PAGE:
Linking fetal fibronectin to labor induction


Can measuring fetal fibronectin (fFN) help predict the success of labor induction? Two studies presented at ACM tried to answer that question. In an observational study that looked at 235 women undergoing preinduction cervical ripening, 55% finally delivered vaginally, but a positive fFN (>50 ng/mL) wasn't able to signal a successful labor induction. Despite this disappointing news, women with a positive fFN did require less oxytocin and had shorter induction times.

On a more positive note, a multi-center clinical trial sponsored by the makers of the fFN test, which enrolled 875 women, suggested that a positive test did in fact predict a successful labor induction. About 43% of women with a positive reading entered active labor, compared to 17.4% who had a positive fFN with a failed induction.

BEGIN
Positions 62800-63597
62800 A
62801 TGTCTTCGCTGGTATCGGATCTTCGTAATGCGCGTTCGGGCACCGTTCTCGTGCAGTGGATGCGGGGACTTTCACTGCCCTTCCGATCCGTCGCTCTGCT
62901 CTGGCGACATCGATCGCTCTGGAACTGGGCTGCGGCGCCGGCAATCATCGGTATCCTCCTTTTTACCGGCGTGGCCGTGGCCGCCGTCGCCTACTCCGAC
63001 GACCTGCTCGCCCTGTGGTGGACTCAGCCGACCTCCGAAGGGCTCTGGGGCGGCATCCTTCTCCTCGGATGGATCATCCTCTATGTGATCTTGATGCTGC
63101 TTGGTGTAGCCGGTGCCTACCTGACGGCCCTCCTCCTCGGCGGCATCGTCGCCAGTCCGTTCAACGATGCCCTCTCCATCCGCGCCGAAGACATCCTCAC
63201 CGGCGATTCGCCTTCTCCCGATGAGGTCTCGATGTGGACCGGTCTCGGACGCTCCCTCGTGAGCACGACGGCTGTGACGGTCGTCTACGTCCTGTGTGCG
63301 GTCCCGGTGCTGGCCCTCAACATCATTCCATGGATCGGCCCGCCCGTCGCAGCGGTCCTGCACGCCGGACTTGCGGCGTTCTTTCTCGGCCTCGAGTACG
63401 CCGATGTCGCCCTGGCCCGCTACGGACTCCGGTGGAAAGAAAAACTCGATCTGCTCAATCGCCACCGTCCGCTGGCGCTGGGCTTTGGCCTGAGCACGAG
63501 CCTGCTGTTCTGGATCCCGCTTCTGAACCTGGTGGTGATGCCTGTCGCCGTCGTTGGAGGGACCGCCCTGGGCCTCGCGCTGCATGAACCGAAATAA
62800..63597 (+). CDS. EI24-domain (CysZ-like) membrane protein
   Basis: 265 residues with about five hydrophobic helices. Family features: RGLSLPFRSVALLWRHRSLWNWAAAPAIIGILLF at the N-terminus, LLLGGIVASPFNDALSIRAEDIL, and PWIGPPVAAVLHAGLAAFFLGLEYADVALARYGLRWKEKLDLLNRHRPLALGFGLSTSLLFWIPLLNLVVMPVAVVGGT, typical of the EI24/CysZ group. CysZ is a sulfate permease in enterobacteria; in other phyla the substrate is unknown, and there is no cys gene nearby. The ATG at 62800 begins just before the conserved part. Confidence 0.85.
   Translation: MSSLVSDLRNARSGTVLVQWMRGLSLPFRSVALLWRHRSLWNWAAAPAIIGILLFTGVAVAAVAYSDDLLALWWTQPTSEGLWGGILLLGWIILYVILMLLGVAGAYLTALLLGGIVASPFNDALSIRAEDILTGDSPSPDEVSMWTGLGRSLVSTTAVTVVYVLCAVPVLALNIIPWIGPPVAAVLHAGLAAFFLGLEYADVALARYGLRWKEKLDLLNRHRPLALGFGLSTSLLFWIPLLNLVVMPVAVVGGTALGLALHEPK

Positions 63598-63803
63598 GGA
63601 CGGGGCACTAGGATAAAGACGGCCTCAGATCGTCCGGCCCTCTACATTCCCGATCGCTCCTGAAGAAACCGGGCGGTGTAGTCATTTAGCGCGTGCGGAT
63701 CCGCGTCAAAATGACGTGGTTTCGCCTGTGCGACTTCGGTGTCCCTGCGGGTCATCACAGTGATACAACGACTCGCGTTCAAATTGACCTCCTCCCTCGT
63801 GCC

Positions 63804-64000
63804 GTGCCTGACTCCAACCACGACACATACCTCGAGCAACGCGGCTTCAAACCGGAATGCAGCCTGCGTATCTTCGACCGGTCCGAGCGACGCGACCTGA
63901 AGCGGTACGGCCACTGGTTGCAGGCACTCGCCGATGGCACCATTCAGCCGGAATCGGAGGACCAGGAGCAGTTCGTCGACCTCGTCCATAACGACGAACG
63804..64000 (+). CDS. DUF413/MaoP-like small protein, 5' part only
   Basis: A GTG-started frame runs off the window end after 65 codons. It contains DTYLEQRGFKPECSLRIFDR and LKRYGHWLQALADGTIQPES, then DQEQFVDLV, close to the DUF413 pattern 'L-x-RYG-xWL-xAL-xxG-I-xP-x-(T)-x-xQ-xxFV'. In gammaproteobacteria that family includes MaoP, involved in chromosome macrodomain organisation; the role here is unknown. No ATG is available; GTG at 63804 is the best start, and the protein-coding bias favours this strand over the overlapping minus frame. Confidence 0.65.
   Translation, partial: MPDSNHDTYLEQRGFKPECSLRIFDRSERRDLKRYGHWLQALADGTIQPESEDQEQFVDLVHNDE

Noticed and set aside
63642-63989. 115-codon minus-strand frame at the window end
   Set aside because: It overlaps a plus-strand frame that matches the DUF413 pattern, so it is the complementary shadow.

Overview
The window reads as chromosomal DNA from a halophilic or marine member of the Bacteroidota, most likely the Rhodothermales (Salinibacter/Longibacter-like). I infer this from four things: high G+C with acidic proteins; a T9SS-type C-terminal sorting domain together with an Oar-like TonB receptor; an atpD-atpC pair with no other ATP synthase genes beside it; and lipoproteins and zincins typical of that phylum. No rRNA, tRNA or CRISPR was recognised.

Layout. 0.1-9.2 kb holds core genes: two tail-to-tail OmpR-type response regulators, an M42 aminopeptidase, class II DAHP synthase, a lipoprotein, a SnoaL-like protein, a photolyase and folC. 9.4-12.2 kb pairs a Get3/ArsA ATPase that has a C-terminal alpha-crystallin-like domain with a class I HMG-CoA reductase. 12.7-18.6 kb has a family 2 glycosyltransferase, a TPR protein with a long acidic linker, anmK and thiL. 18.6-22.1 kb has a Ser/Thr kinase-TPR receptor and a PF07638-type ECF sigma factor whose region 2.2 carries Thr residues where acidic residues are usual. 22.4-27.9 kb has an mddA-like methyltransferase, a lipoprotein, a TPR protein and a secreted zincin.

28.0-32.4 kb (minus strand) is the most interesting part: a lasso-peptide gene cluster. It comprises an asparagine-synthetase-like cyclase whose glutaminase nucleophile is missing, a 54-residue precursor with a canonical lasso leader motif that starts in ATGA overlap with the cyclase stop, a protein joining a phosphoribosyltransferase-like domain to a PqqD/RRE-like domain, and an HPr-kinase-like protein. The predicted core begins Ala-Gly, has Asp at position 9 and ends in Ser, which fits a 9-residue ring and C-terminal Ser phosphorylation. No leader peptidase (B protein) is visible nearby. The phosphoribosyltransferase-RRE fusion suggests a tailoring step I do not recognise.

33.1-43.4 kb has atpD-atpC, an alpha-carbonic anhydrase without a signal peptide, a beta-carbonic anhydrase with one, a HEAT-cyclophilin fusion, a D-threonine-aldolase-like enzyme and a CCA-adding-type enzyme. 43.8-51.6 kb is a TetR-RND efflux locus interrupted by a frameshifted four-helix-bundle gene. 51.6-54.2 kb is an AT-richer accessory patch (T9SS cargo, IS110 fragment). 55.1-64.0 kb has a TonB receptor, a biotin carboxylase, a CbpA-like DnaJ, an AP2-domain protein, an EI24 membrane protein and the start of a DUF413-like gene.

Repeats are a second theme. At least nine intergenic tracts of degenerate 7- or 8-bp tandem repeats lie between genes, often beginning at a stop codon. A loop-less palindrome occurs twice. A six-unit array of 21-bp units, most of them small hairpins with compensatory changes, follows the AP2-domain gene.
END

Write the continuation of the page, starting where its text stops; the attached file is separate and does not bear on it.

Deluca S, Benson J, Vakili B, et al. Fetal fibronectin and the prediction of vaginal delivery in nulliparous women undergoing labor induction. Obstet Gynecol. 2004;103(4 suppl): 69S.

Yeast JD, Hickok D, Williams C. A positive fetal fibronectin test is associated with a reduced risk of failed induction. Obstet Gynecol. 2004;103(4 suppl):70S.

Related Videos
Exploring the intersection of heart health and women's health | Image Credit:
Unlocking the benefits of DHEA | Image Credit:
Unlocking the power of oxytocin | Image credit:
Revolutionizing menopause management: A deep dive into fezolinetant | Image Credit:
Deciding the best treatment for uterine fibroids | Image Credit:
Clinical pearls of pediatric dermatology | Image Credit:
Approaching inflammatory vulvovaginal diseases | Image Credit:
Related Content
© 2024 MJH Life Sciences

All rights reserved.